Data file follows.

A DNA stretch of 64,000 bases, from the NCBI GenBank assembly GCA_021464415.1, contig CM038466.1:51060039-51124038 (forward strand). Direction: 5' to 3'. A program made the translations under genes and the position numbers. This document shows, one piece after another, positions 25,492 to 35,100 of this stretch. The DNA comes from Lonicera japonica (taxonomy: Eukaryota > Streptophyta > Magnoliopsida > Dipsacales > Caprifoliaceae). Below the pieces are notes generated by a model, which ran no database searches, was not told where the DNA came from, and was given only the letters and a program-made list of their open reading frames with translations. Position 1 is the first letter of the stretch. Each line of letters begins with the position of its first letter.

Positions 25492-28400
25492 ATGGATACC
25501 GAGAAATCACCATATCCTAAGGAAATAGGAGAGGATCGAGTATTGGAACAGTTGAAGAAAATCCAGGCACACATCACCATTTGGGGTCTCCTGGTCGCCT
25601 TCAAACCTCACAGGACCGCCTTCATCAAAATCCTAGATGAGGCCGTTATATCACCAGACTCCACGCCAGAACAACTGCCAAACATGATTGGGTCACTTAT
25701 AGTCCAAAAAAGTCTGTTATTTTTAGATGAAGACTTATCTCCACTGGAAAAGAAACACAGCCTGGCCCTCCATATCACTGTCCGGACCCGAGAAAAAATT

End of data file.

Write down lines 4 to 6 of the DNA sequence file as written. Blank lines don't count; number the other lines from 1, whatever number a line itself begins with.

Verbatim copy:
25501 GAGAAATCACCATATCCTAAGGAAATAGGAGAGGATCGAGTATTGGAACAGTTGAAGAAAATCCAGGCACACATCACCATTTGGGGTCTCCTGGTCGCCT
25601 TCAAACCTCACAGGACCGCCTTCATCAAAATCCTAGATGAGGCCGTTATATCACCAGACTCCACGCCAGAACAACTGCCAAACATGATTGGGTCACTTAT
25701 AGTCCAAAAAAGTCTGTTATTTTTAGATGAAGACTTATCTCCACTGGAAAAGAAACACAGCCTGGCCCTCCATATCACTGTCCGGACCCGAGAAAAAATT